Wednesday, March 29, 2017

Why Testing is important - The Outliers

Another theory blog? It looks like it. Seems like lately I've just had a lot of heavy stuff coming down on top of me that needs put into words. (Heavy for bike related stuff, not real life stuff)

If you like to nerd out on bike stuff (and, if you are still reading this blog I assume that has to be at least relatively true) then I'd say there is a very, very good chance you have either googled, posted on a forum or asked a friend / competitor "what is the best xxxx." Whether xxxx is helmet, shoes, bike, wheels, tires... whatever. And you almost certainly got an answer... more likely if you asked on a forum you got a LOT of answers, and a lot of contradictory ones as well.  Now, the overwhelming majority of those answers will come from a place of "I use/like this so I recommend it" or, slightly better they have read and regurgitated that x piece of equipment regularly tests better than y. Very few have actually done testing, of those even fewer have tested on a sample size other than themselves, and none have tested that piece of equipment on YOU.

So, you will find yourself at a crossroads with three possible paths to take.

  1. Just pick the one you like the best. This one requires the absolute least work on your part... and nonetheless, this is often a suggestion even I give people, because when it boils down to it if you are spending your hard earned money on this or that piece of kit, you have to like it. Buying a much faster aero helmet won't do you any good if you don't pick it up to use it in races because of whatever reason that "really" boils down to you not liking it.
  2. You do some research and pick the one that seems to be "best" on the most people. This is really just playing the odds and hoping that you are NOT an outlier. It requires a bit of effort on your part as you need to dig through quite a bit of information to find these kinds of things. A good example is aero helmets... most of the modern Giro helmets test very well on a wide variety of people, so it's a safe recommendation if you are in the market for an aero helmet to just pick up the one you can afford (A2's run under $100, Selectors a slight bit more and Aeroheads in the mid $200's) and bank on the "it's good for more people than it's bad for" odds. You obviously don't "know" you fit into that category, but it's probably the best you can do for a guess.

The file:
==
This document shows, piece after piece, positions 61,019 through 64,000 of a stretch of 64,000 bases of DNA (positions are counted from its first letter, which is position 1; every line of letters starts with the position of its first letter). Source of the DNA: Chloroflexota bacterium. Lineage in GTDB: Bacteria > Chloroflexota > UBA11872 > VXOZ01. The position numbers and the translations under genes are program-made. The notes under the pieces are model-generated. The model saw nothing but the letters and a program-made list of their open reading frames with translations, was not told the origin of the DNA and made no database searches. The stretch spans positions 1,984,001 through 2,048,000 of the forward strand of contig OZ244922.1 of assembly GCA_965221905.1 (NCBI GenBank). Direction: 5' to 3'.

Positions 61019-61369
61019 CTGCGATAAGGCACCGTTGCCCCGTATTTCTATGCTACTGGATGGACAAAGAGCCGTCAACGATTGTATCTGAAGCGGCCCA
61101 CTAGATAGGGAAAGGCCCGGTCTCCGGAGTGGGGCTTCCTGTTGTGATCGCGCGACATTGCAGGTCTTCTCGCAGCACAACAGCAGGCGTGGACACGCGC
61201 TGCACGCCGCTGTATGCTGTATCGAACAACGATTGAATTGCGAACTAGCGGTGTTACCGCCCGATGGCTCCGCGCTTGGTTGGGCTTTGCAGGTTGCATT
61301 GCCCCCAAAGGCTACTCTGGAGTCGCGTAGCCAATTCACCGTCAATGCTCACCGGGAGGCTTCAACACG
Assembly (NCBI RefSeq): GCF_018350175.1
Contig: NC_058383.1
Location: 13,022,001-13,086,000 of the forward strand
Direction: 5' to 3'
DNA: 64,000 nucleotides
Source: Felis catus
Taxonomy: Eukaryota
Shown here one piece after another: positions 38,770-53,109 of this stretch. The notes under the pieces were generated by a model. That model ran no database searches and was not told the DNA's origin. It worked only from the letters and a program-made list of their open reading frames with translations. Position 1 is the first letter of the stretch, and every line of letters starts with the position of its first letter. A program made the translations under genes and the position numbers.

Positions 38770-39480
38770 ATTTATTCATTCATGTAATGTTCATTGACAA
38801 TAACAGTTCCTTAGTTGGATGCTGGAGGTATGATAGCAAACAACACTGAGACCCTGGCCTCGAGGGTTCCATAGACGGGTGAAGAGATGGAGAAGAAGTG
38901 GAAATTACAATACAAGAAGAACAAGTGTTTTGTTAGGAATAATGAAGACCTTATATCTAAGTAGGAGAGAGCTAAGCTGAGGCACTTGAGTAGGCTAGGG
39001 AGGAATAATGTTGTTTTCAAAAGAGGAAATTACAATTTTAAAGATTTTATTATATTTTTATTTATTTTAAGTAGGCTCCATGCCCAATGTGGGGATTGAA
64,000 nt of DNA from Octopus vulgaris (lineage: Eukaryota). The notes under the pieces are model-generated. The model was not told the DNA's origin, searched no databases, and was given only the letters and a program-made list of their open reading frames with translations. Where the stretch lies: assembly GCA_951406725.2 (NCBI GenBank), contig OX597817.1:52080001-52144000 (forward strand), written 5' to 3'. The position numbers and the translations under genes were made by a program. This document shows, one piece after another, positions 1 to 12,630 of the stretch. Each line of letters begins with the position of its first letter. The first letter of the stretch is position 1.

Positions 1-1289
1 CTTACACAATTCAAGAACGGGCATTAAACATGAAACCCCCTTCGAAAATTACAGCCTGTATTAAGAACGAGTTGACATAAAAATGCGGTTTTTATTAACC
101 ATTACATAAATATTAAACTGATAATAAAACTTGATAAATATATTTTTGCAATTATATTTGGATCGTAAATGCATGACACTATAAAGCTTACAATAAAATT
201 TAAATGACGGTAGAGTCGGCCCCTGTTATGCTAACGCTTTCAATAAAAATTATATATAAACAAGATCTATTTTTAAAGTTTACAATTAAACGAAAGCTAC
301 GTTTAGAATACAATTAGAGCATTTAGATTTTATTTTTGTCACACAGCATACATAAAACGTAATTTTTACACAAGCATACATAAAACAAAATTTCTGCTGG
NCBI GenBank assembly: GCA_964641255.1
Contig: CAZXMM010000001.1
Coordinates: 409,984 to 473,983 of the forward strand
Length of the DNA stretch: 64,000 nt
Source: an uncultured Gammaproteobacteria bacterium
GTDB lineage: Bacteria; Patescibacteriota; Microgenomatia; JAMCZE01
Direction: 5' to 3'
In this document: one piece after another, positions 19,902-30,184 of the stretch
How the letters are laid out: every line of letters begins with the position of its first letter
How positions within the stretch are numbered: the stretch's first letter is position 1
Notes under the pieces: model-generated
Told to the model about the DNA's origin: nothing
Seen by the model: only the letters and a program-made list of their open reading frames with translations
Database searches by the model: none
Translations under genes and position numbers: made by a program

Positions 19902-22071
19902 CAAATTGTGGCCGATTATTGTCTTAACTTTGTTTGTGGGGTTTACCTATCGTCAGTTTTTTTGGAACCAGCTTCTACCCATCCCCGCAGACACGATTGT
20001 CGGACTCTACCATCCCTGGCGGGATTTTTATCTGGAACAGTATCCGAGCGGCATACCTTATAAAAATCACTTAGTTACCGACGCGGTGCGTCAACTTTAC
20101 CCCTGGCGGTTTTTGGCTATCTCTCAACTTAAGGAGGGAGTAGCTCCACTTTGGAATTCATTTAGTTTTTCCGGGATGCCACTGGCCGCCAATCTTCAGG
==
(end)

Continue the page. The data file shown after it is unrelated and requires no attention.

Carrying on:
3. Personal testing. There are many methods of individual testing, and when it boils down to it, most of them are relatively effective at giving a clear answer as to whether A or B is better. These methods each have their own benefits and negatives and can wildly vary in cost and accuracy. The "gold standard" is of course the wind tunnel, where you'll spend a couple of hundred dollars per hour but will get an accurate number with the minimal amount of heavy lifting required by you. There is velodrome testing that ERO and Aerocoach have made popular as an alternative to tunnel testing, generally a bit cheaper but with slightly more variables. Then there is the "at home" testing, the (currently) best of which is the Chung method. This will require at least a little work by you to figure out how to actually sort through the data, and you'll need a (accurate) power meter, something most of the semi serious athletes will already have access to. Seemingly the hardest part of Chung testing is actually convincing someone to take the time to go out and do it. If a power meter isn't in the budget, there is always the old fashioned rolldown test... which doesn't take any "extra" equipment other than a friend, a stopwatch and a hill... and the patience to do many, many repeats to try and eliminate botched data. Some of the old school guys used to take pictures from the front then cut out their silhouette and weigh it to measure frontal area (now much easier with something like photoshop) although frontal area is limited in what it tells. 

Personal testing is great for everyone, but it's especially important if you are the outlier. (See the circle of life coming together here? How do you know you are the outlier...) For most people, I think the Rudy Wing 57 is not a terribly great choice for an aero lid. Nonetheless, Rudy 50% discount codes abound and it's a very popular helmet. Most of the people I help with their testing find that the Wing57 is not great for them. On the flip side, the Aerohead is consistently the #1 helmet for folks. So it's my go to suggestion when people blind ask "what helmet." Nonetheless, an athlete just this weekend tested them head to head... the winner? The Wing57. In this case, If she had went with option 1 or 3 (which she did) she'd have gotten the best helmet. If she'd listened to me (option 2) she'd have picked a slower helmet. So you can see the dangers in randomness and in taking someone's (even good) judgment as truth.

I really got this reinforced into my head at the wind tunnel this past trip. I had a custom Nopinz supersuit that I had ordered last year that I had been wearing in my A-races. The thing was very difficult to get into, so I never took it out to my loop and field tested it, I just assumed it was a great suit. When I took it to the tunnel... I was giving up about 10 watts vs. my "backup" Castelli Bodypaint 2.0.  I was shocked. So every time it really mattered in a race I was penalizing myself 10 watts. Even the pastor needs the gospel reinforced to him every now and then.

Thank you guys for reading! I really appreciate it! Now go test!

- Christopher Morelock

No comments:

Post a Comment